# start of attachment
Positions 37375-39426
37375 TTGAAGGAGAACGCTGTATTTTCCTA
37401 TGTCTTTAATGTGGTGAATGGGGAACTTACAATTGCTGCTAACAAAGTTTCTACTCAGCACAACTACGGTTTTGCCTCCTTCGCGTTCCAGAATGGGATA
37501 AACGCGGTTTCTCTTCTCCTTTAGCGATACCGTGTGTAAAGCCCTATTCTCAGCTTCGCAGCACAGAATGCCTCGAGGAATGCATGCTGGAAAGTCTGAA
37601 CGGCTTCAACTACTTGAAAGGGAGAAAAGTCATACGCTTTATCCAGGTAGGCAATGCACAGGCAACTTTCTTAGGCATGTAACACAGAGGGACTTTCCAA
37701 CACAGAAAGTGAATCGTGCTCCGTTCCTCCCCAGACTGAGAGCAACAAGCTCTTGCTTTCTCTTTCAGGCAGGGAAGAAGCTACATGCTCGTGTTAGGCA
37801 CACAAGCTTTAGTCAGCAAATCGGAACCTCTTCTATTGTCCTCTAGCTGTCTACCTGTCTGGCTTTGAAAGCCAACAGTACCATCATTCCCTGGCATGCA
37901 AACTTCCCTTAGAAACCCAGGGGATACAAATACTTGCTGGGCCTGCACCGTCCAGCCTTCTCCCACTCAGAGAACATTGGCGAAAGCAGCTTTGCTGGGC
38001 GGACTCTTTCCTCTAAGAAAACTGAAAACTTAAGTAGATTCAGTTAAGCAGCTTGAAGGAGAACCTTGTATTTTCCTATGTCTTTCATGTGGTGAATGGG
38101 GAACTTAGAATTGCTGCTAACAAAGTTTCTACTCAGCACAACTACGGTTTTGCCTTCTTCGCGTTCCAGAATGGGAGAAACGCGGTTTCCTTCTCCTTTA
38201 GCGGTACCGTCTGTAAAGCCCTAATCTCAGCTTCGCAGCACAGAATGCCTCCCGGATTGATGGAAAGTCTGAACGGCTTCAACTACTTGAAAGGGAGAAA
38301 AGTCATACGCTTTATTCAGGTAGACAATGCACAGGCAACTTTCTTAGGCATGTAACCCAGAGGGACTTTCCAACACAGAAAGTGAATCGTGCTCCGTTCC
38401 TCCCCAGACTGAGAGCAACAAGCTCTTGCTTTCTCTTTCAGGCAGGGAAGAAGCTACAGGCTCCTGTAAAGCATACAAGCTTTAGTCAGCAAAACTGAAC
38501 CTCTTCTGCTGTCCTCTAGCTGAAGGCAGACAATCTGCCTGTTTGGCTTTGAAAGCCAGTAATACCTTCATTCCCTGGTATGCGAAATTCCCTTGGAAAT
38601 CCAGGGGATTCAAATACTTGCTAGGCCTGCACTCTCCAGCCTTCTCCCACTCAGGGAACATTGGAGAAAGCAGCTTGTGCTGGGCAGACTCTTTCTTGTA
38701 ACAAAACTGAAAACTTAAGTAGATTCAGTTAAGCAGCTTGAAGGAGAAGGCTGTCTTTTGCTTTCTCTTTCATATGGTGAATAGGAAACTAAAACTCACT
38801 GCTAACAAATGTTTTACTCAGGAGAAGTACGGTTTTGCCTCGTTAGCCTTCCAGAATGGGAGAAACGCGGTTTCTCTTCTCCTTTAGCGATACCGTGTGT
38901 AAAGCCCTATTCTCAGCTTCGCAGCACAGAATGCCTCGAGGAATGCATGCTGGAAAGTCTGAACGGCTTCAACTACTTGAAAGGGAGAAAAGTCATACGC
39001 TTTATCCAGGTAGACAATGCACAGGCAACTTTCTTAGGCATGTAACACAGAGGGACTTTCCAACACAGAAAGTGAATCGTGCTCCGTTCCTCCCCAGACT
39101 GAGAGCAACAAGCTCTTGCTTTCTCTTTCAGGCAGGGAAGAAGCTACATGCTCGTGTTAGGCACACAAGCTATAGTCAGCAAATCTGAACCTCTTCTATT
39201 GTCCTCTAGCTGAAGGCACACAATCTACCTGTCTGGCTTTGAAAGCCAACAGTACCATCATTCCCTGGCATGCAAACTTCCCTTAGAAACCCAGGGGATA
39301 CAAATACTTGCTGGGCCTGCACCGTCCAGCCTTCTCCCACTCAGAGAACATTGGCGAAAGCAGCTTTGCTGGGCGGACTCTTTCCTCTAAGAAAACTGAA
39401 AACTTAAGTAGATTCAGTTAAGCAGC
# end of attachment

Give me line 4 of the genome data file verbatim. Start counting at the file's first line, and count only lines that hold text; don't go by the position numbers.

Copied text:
37501 AACGCGGTTTCTCTTCTCCTTTAGCGATACCGTGTGTAAAGCCCTATTCTCAGCTTCGCAGCACAGAATGCCTCGAGGAATGCATGCTGGAAAGTCTGAA